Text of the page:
Thinking About Pre-Med? Read This!


How can I get into med school? What even is pre-med and how does it help me? These are just a few of the wide variety of questions many aspiring doctors have had to ask themselves. In this post, I’ll discuss a few things that high school students who are thinking of pursuing pre-med in the future should consider as they are applying to college.


To start with, let’s clear up a common misconception. Most students seem to think that they must major in something related to STEM in order to be accepted into med school, but this is simply not true. Students can major in anything (literally anything, even music!) and still be able to apply for med school as long as they have completed certain classes in college with a minimum GPA (dependent on the med school) and take the MCAT. Each med school has their own set of required classes, but here are the most common set of prerequisites:

  • 1 math course (calculus and/or statistics)

  • 2 physics courses with lab

  • 2 biology courses with lab

  • 2 general chemistry courses with lab

  • 1-2 organic chemistry courses with lab

  • 1 biochemistry course

  • 1-2 humanities course(s)

  • Sometimes social or behavioral science courses

When taking these courses, make sure you check the AP credit policy for the med schools you intend on applying to. Some med schools may not accept AP credits while others may accept it but would prefer it if you took a college class instead.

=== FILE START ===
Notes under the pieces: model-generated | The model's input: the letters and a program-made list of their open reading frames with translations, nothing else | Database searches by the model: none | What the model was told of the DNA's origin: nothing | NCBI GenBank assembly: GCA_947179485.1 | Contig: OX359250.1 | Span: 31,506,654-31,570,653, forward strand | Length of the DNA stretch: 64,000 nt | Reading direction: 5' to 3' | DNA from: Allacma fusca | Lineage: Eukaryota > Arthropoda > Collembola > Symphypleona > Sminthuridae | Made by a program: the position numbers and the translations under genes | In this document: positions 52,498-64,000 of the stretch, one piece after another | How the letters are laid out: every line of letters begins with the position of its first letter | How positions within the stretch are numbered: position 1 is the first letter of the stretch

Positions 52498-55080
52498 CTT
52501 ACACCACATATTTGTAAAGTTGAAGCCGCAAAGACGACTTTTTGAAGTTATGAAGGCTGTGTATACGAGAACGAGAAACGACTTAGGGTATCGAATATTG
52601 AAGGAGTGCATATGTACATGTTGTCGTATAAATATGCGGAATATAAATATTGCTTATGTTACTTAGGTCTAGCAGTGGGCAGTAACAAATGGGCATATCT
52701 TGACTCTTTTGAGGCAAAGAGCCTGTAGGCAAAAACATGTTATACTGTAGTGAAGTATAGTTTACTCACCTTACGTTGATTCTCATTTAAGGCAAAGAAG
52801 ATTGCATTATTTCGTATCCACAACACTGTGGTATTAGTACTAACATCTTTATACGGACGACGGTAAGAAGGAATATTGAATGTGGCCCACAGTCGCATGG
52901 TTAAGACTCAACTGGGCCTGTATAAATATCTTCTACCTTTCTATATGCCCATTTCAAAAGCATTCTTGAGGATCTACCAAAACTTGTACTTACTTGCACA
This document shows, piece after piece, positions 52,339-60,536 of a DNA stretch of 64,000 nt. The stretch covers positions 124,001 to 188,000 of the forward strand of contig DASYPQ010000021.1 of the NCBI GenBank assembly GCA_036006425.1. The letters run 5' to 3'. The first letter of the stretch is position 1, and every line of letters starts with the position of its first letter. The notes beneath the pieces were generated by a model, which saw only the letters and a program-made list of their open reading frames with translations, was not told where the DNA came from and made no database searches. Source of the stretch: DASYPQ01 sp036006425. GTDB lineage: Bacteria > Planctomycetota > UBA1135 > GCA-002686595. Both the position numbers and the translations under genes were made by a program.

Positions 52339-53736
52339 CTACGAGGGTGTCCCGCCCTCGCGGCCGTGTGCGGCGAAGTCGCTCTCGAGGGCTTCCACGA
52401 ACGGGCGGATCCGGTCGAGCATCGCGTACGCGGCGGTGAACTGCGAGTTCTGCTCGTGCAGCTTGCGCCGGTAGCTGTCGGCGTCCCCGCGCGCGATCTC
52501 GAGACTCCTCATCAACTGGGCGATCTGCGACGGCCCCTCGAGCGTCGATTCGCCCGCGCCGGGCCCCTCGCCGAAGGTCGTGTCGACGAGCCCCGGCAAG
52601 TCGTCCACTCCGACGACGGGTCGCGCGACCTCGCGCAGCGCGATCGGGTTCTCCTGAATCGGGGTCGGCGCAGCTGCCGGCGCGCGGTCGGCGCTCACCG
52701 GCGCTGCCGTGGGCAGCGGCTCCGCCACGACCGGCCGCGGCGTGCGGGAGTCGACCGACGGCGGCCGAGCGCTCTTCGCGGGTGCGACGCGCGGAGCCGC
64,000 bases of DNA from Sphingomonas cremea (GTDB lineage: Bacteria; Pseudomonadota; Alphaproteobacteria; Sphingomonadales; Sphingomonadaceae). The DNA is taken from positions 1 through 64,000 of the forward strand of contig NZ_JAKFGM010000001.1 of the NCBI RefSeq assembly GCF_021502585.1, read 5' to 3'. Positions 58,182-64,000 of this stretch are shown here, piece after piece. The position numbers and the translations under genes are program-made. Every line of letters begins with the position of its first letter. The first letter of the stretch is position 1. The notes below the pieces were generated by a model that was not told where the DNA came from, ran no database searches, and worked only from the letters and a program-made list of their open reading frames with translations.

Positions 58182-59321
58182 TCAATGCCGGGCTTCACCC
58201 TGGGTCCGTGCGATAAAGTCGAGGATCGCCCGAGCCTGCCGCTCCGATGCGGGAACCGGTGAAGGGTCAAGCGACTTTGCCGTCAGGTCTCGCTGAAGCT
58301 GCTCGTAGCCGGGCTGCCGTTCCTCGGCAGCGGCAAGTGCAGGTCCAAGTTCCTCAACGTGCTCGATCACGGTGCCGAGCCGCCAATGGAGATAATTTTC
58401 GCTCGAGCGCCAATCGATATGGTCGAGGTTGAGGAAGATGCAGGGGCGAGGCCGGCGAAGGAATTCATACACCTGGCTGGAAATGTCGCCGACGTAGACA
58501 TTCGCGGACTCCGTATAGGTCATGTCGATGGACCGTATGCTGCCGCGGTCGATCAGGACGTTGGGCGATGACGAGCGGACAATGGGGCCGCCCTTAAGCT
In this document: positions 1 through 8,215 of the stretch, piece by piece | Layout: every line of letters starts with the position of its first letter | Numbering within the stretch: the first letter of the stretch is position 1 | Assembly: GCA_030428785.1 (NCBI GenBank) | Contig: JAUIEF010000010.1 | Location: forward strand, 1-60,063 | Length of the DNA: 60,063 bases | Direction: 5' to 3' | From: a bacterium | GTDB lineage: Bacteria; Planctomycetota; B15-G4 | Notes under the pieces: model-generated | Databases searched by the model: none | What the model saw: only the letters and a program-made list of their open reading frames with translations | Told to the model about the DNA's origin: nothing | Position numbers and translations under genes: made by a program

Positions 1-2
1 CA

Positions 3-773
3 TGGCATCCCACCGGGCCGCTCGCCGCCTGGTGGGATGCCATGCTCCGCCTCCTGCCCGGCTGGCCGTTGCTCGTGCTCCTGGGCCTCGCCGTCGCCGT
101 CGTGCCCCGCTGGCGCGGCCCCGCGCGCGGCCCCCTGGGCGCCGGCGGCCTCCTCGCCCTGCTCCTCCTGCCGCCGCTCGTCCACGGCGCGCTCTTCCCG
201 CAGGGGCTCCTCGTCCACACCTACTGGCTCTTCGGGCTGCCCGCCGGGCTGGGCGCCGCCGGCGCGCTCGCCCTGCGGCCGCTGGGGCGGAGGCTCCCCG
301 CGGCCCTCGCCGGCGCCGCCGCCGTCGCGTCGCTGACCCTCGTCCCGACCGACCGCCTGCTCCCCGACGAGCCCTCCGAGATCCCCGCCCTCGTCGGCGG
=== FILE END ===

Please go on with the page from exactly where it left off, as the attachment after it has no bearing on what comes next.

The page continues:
Another misconception is that pre-med is a major you must apply for. Although there are a few colleges with special pre-med programs, more often than not, pre-med is not a major. All you need to do is email the pre-professional advising office at your university and indicate your interest in their pre-med track. Once this is done, students should be able to work with a pre-med advising office and create a plan to go to med school. This plan will help students complete the courses discussed above and may help students to find meaningful activities to prepare for a career in medicine (ex. internships, research positions, shadowing opportunities, etc.). At most colleges, pre-med tracks are more of a support system than a formal program.


One last thing to think about is majoring in STEM. Although not required, it may be beneficial as med school prerequisites and STEM majors have a lot of overlapping coursework. Taking courses required for a STEM major may also help you better prepare for the MCAT. This is definitely a plus because a good performance on the MCAT is a must have for getting into medical school.


If you have further questions about applying as a high school student with an interest in pursuing medicine, feel free to contact us at colleboadvisors@gmail.com!


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